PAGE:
Next morning we took some ideas from Tshetrim’s younger brother Sangay about attractions and places to visit in Thimphu. As per his suggestion we reached Thimhu cab stand and hired a cab for the day. This was the actual lucky time when we met the driver Passang I mentioned in my last blog. The driver also explained us about the festival going on that day in many monasteries. He accompanied us everywhere and explained us about every famous place. Attractions and places we witnessed in Thimphu:
i) National Memorial Chorten:
At first our cab driver Passang took us to the National Memorial Chorten. a large Tibetan-style Chorten. It is one of the most visible religious structures in Thimphu, and for many Bhutanese it is the focus of their daily worship. It was built in 1974 as a memorial to the third king, Jigme Dorji Wangchuck (1928–72). Mass gathering was there, many cars parked outside the Chorten, seems some festival was going on. Passang told us one of the biggest festivals in the country Tshechu is going on. This festival is held in the capital city for three days beginning on 10th day of the 8th month of lunar calendar. This Tshechu is witnessed by thousands of people many of whom travel from neighboring districts to attend the festivities. The actual Tshechu is preceded by days and nights of prayer and rituals to invoke the gods. When we reached near the main gate, there were entry fee 300 bucks per person for foreigners which was quite high .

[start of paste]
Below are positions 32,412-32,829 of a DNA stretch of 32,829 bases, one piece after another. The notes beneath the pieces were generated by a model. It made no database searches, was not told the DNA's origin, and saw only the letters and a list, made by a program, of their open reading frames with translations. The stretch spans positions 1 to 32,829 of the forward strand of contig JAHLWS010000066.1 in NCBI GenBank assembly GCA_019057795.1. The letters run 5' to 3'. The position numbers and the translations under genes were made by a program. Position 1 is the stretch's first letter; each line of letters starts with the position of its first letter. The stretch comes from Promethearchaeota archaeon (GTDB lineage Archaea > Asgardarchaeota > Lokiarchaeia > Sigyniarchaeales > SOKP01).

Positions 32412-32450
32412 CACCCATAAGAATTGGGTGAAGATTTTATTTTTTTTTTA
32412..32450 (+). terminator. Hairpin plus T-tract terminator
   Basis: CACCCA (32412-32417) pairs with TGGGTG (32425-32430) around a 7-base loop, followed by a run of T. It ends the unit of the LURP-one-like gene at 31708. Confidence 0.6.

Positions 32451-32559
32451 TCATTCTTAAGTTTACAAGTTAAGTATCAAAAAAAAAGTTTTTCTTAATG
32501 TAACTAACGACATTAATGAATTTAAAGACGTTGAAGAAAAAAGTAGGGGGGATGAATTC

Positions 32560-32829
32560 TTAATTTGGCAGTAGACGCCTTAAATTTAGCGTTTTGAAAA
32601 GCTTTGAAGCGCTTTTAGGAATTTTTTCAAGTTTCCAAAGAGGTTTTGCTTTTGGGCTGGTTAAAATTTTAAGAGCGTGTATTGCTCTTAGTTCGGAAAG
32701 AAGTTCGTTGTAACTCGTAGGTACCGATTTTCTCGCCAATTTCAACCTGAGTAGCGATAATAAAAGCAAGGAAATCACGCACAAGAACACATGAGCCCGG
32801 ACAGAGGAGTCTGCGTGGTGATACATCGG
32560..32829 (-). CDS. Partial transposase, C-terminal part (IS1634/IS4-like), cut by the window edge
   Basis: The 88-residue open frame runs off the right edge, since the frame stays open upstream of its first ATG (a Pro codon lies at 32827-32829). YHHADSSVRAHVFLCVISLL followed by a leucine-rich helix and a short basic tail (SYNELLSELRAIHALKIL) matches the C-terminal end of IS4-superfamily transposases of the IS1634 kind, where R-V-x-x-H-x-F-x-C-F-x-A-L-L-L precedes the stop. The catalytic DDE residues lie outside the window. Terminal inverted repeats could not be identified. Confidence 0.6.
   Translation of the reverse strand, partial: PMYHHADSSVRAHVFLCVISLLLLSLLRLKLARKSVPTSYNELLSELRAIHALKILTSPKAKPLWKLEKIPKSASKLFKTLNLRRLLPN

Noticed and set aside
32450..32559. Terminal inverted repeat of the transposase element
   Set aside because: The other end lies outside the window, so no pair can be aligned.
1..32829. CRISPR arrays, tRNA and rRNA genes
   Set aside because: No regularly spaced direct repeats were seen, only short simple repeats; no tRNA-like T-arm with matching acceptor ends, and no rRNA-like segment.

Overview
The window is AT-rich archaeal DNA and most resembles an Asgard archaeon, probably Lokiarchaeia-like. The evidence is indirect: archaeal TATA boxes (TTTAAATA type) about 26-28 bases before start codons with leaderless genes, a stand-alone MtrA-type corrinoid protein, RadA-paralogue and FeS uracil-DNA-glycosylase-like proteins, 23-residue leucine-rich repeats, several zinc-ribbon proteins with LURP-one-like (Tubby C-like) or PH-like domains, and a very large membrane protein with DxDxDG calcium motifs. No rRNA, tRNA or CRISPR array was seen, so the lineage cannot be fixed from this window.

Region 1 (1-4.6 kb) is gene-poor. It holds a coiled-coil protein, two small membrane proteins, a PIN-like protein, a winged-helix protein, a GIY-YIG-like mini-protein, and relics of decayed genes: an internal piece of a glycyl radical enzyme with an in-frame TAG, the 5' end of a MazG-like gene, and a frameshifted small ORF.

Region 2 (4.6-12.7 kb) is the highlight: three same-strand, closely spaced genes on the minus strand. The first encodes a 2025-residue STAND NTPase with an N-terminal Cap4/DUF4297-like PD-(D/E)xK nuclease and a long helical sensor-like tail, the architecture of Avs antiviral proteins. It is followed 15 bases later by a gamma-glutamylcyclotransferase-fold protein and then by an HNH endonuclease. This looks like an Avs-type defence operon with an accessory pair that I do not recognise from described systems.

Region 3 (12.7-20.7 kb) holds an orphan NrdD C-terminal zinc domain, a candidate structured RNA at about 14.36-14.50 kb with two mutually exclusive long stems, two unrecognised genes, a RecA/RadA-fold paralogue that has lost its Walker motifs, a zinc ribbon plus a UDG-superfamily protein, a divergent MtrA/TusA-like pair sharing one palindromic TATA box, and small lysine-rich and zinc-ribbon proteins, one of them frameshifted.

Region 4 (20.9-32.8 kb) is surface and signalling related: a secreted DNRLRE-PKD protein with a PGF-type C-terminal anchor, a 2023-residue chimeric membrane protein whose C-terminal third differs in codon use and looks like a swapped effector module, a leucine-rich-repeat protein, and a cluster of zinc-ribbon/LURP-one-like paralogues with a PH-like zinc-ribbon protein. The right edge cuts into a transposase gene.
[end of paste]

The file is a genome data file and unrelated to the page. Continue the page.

Festival was really grand, I was so lucky to witness biggest festivals in the country. All the devotees and visitors were being served hot milk and sugar coated biscuits.
ii) Buddha Point:
Next we reached one of the most happening points in Thimphu. It is locally named Buddha Point but the actual name is Kuensel Phodrang. It is called the Buddha point because the largest statue of Buddha in the country sits there.This massive statue of Shakyamuni measures in at a height of 51.5 meters, making it one of the largest statues of Buddha in the world. The Buddha Dordenma is located atop a hill in Kuenselphodrang Nature Park and overlooks the Southern entrance to Thimphu Valley and is said to emanate an aura of peace and happiness to the entire world.
We became mesmerized to see the beautiful view all around at this point. The same festival was being celebrated here at much larger scale. Devotees were being offered lunch as prasad also.
iii) Dechen Phodrang Monastery:
Dechen Phrodrang meaning “Palace of Great Bliss” is a Buddhist monastery in Thimphu, Bhutan. It is located to the north of the city. The monastery contains a number of important historical Bhutanese artifacts including 12th century paintings.
Memorable incident at Dechen Phrodrang, Thimphu